CHANGING THE GAME ON NUCLEAR WEAPONS
June 15-July 7, 2017 - United Nations, New York City
For photos from this event, go to our Flickr page.
As the current crisis between the United States and North Korea demonstrates, tensions between nuclear powers are on the rise, and new global risks are posed by the possibility of cyber-attacks and terrorist groups targeting nuclear facilities. While most people would agree that they are a threat to every civilian, atomic weapons are the only weapons of mass destruction that have not yet been prohibited by law.
A majority of governments and peoples are immensely frustrated by the lack of progress in nuclear disarmament. The 1970 Treaty on the Non-Proliferation of Nuclear Weapons (NPT) has seen virtually no progress in its implementation, having less and less success in restraining the reckless behavior of nations, especially of nuclear weapon states parties. As these nations move away from their obligations under the treaty, other countries with nuclear arsenals outside the NPT regime—such as India and Pakistan —have been integrated into the international community as legitimate nuclear powers, further weakening the treaty.
In this context, an international instrument to ban nuclear weapons becomes more urgent than ever. That is why this spring, government representatives, representatives of civil society organizations, experts, and survivors of atomic disasters gathered for the first session of the UN Conference to Negotiate a Legally Binding Instrument to prohibit Nuclear weapons, leading towards their total Elimination. Over 130 countries and more than 220 NGOs joined the negotiations.
The main goal of the ban treaty is to establish a clear legal standard rejecting atomic weapons on humanitarian and environmental grounds while reaffirming already existing international law. It does not ensure the elimination of these weapons but sets new grounds to work toward that goal.
The first session of negotiations in March 2017 marked a decisive turning point for multilateral nuclear disarmament efforts, with non-nuclear countries and civil society partnering to build momentum toward formalizing the refusal of these weapons on the basis of universally recognized principles of international law and human rights. From late June to early July, international leaders will meet again in New York City for the second round of negotiations. Despite the fact that it is unrealistic that the United States and other nuclear powers will join the treaty, there is actually a good chance that it will be signed this summer. In the light of the threats that these weapons are posing to the very survival of humankind and our environment, the hope for its adoption is truly encouraging.
RLS–NYC is partnering again with the International Peace Bureau (IPB), the American Friends Service Committee (AFSC), the International Association of Lawyers against Nuclear Arms (IALANA), and others for a series of side events with international speakers.
June 20 | 1:15-2:30pm | UN Conference Room B
Parliamentarians Actions to Prohibit Nuclear Weapons
Sponsors: IPB (International/Germany), PAX (International/Netherlands), Acronym Institute for Disarmament Research (UK), CND (UK), RLS–NYC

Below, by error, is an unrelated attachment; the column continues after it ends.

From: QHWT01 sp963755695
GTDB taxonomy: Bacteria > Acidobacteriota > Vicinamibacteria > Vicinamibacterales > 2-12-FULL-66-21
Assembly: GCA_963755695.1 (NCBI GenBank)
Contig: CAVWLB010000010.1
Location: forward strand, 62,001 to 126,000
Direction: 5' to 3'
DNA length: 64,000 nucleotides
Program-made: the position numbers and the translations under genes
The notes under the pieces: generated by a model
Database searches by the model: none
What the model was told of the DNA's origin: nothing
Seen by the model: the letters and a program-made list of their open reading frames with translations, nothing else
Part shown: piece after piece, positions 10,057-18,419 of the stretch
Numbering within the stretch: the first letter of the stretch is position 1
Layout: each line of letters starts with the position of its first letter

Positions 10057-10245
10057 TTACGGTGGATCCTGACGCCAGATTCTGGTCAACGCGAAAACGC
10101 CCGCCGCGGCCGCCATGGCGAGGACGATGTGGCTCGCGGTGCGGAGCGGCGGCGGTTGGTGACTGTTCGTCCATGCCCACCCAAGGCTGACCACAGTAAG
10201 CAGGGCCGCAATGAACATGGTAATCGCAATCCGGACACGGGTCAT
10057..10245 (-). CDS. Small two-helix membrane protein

Roundtable discussion about democratic strategies to take forward and implement the nuclear ban in nuclear-armed and umbrella states with the participation of Parliamentarians Jan van Aken (MdB – Die Linke, Germany), Caroline Lucas (MP – Green Party, UK), Krista van Velzen (former MP, Netherlands), and Sadet Karabulut (MP – Socialist Party, Netherlands).
June 22 | 10:00am-1:00pm | UN Conference Room B
Lessons from the Chemical and Biological Weapons Conventions
Sponsors: IPB (International/Germany), IALANA (International/US), RLS–NYC
Speakers: Jan Van Aken (MdB – DIE LINKE, Germany) and John Burroughs (IALANA, US).
Moderation: Arielle Denis (IPB, France).
June 28 | 1:15-2:30 | UN Conference Room B
Content of the Ban Treaty: Overcoming Controversies
Sponsors: IPB, IALANA, RLS–NYC
How to find common ground on the content of the treaty and how civil society and peace movements can contribute.
Speakers: Sergio Duarte (Brazil), Elizabeth Minor (UK), Arielle Denis (IPB, France), and Daniel Högsta (ICAN, Sweden).
Moderation: Lucas Wirl (IALANA, Germany).
July 5 | 1:15-2:30 | UN Conference Room B
Implementation and Impact of the Ban Treaty
Sponsor: IPB, IALANA, RLS–NYC
How can civil society and peace movements contribute to a successful implementation process and get countries to become part of the ban treaty?
Speakers: Lukas Wirl (IALANA, Germany), Kevin Martin (Peace Action, US), Linnet Ngayu (African Council Religious Leaders, Kenya), Susi Snyder (PAX, the Netherlands).
Moderation: Joseph Gerson, AFSC-US (USA).
New publication by Tim Judson.
When nuclear power started to develop into an ever more important source of electric energy during the second half of the twentieth century, there grew widespread optimism regarding the potential of this seemingly unlimited, clean and, in the long run, economic resource. The unresolved problem of how to dispose of nuclear waste—which degrades very slowly, with a half-life of up to 15.7 million years—existed from......
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